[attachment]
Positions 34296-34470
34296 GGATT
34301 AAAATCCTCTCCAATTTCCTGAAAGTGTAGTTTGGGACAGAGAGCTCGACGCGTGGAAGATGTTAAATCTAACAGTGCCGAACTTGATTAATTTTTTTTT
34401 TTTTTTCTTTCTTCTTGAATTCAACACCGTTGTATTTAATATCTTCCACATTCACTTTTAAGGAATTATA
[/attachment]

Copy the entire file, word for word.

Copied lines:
Positions 34296-34470
34296 GGATT
34301 AAAATCCTCTCCAATTTCCTGAAAGTGTAGTTTGGGACAGAGAGCTCGACGCGTGGAAGATGTTAAATCTAACAGTGCCGAACTTGATTAATTTTTTTTT
34401 TTTTTTCTTTCTTCTTGAATTCAACACCGTTGTATTTAATATCTTCCACATTCACTTTTAAGGAATTATA